LB has been primarily addressed through FA, e.g. Vrabel, Colvin. However, this is supposed to be the year of the linebacker so anything is possible. The question arises, will he draft a DE and convert them, or take someone who has been a LB in college.

    I rank CB and S as the 4th and 5th highest draft values based on BB's drafts in New England, it seems reasonable that he will select one or both. However, BB takes his DBs primarily in the 3rd and 4th rounds.
     
  13. flutie2phelan

    flutie2phelan Rotational Player and Threatening Starter's Job

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    Almost 2 years ago now, Box, shortly after Rook posted his treatise on Value Groupings, i extolled it in this forum ... and cross-referenced it from the general forum ... as a worthy contribution to the (hypothetical) scholarly quarterly of football. A masterpiece.

    Then came the draft ... and it was hard to fit the new data points to the theory. To be candid, they didn't fit.

    The theory retained its charm. It sounded great. It merely didn't explain the '04 draft.

    With your comparison to BB's SunTzu strategic approach to football, and all his one-off gameplans ... i think you have explained why Rook's appealing theoretical structure ... didn't blow the hinges off the door next time. A very neat achievement in itself! A modest breakthru in trying to understand all that we see that guy doing.

    It doesn't diminish your accomplishment ... to judge that the effort you go on to make about Position Value ... falls short of being compelling. Analogies to financial investment that you make, though, not only are cute ... they do shine light on those points.
     
  14. Box_O_Rocks

    Box_O_Rocks PatsFans.com Supporter PatsFans.com Supporter

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    What! You mean to say, someone whose plan for windfall profits centers around cleaning out the couch cushions becomes merely cute when applying his financial accumen to draft strategy? Egad sir, you are brutal in your critique!

    Of course compelling involves clarity in an analysis that is fully thought out...the tragic story of a ravaged mind. Still, looking at past drafts there is little doubt BB has some form of position value. My attempts to dissect it today came up with this order:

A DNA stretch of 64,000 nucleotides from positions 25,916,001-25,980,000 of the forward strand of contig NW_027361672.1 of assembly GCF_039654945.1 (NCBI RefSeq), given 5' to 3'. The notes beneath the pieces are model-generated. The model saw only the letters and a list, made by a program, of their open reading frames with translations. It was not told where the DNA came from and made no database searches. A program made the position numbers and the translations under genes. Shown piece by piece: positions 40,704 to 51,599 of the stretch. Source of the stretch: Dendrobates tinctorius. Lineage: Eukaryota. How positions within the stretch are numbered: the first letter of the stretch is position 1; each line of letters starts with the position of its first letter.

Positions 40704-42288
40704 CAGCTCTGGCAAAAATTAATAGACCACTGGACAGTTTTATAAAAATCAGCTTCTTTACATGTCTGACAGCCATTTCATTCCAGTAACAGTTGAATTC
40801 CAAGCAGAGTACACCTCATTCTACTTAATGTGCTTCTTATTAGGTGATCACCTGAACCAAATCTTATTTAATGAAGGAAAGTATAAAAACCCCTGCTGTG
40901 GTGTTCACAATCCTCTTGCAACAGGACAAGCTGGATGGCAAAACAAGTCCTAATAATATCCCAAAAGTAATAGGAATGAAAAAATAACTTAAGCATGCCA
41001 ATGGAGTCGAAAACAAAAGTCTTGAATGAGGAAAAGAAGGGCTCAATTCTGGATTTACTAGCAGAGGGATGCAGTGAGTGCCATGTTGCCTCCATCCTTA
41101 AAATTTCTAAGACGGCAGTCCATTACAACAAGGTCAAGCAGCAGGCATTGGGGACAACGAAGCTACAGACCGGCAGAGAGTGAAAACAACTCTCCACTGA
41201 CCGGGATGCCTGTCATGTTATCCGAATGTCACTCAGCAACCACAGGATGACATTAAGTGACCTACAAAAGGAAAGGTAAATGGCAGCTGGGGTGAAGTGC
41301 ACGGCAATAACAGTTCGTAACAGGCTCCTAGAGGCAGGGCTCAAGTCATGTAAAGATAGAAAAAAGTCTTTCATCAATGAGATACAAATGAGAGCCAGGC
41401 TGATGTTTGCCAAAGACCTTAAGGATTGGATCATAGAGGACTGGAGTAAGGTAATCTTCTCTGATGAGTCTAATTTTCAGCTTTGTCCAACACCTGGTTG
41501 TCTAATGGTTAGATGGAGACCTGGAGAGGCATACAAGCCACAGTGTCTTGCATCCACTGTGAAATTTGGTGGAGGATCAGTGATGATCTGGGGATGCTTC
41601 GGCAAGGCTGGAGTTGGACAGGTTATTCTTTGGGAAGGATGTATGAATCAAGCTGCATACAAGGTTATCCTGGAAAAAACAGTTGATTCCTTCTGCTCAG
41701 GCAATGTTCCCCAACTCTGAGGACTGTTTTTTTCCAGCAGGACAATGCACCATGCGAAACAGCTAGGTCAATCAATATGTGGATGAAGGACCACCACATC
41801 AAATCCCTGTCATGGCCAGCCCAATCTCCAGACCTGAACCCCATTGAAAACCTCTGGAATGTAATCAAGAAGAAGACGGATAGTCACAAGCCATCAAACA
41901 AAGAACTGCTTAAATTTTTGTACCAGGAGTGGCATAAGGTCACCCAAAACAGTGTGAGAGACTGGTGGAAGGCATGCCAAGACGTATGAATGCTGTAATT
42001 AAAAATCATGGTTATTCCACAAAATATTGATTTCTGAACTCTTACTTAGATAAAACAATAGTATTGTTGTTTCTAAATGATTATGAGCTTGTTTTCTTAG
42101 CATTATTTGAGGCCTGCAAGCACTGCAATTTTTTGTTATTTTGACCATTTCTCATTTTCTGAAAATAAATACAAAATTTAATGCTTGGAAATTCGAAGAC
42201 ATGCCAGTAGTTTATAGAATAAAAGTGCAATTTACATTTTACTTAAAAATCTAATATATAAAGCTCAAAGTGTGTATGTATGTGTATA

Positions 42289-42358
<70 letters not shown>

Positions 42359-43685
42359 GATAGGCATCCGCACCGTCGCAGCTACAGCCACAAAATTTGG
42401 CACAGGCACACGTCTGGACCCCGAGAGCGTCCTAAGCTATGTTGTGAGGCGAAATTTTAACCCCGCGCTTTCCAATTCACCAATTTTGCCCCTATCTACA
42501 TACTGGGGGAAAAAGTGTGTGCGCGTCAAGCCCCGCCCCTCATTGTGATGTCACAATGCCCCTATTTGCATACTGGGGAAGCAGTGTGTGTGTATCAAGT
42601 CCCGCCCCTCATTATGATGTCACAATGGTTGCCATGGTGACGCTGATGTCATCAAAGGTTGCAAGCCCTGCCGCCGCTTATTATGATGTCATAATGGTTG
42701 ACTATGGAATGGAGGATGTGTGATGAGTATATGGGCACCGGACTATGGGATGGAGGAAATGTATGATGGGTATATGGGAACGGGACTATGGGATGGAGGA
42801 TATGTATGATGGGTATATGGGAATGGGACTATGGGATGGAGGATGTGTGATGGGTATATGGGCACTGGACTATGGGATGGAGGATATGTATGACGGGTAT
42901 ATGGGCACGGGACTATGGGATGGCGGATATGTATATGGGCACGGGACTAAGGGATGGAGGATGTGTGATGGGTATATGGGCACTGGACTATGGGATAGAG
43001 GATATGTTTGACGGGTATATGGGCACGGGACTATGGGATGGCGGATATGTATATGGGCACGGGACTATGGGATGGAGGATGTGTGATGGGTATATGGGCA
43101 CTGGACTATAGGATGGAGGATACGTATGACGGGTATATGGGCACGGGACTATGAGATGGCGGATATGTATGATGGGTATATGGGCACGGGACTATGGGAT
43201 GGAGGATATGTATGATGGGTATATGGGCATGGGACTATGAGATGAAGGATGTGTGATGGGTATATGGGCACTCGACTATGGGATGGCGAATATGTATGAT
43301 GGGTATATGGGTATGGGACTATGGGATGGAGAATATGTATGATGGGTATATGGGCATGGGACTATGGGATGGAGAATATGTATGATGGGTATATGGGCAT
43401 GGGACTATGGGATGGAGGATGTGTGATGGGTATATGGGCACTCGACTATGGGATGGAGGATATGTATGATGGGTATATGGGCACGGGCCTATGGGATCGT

- OT, presumably LT since 4 of 6 Ts drafted were LTs in college. Simply put, this creates the most diversity on the O-line, Klemm played both sides and was a G in Green Bay - even if he was broken a lot. Mankins took LT reps in games when BB wanted to use Ashworth at FB and Kaczur was laid up. Kaczur has played both sides and would be an excellent G. There should be no doubt about Light being able to play elsewhere on the line.
    - DT, what is interesting is 6 of the 7 drafted have all been capable of playing DT/DE/NT regardless of 3-4 or 4-3.
    - TE, Graham and Watson block, play FB/H-back/STs, and WR when they get a spare moment. The top three slots in the value hierarchy I've worked out are all versatile and on the line - who'd of figured on that?
    - CB, BB has been trying to build some youth at CB which may skew the value. Then again, Geno can play two positions when push comes to shove and is on STs; Ellis is a nifty KR and gunner; I haven't noticed Asante on STs, but UDFA Gay is, as is my man Hank and Chad Scott before he went on IR.
    - S, no question about this positions STs value.
    - WR, I didn't count Bethel in this since it seemed he was drafted primarily as a KR. I don't know if BB would consider that approach to be a good risk again, if he did it would potentially increase the value of folks like Blackmon of BC. If you counted Bethel in at WR, the position would tie with TE in draft value.
    - G, C, and MLB all fall here, mostly because BB only drafted 1 of each over the years.
    - RB, I included FBs here due to the way BB prefers FB/TB tweeners.
    - QB, BB didn't draft Tommy to be a starter, nor Cassell, or Davey,or Kingsbury. If not the 'game manager' hypothesis, then please feel free to join the insanity of BB-analyzing.
    - OLB, a reminder, all of the positions are based on the players college position, TBC doesn't count here.
    - DE, this is where TBC is scored.
    - K, who knew?
    - P, LS, PR close things out.

    For those wondering how I came up with this preliminary draft position value hierarchy, here goes - and remember, I not only hate statistics, but my instructors greatly lamented my ever being allowed near them. :p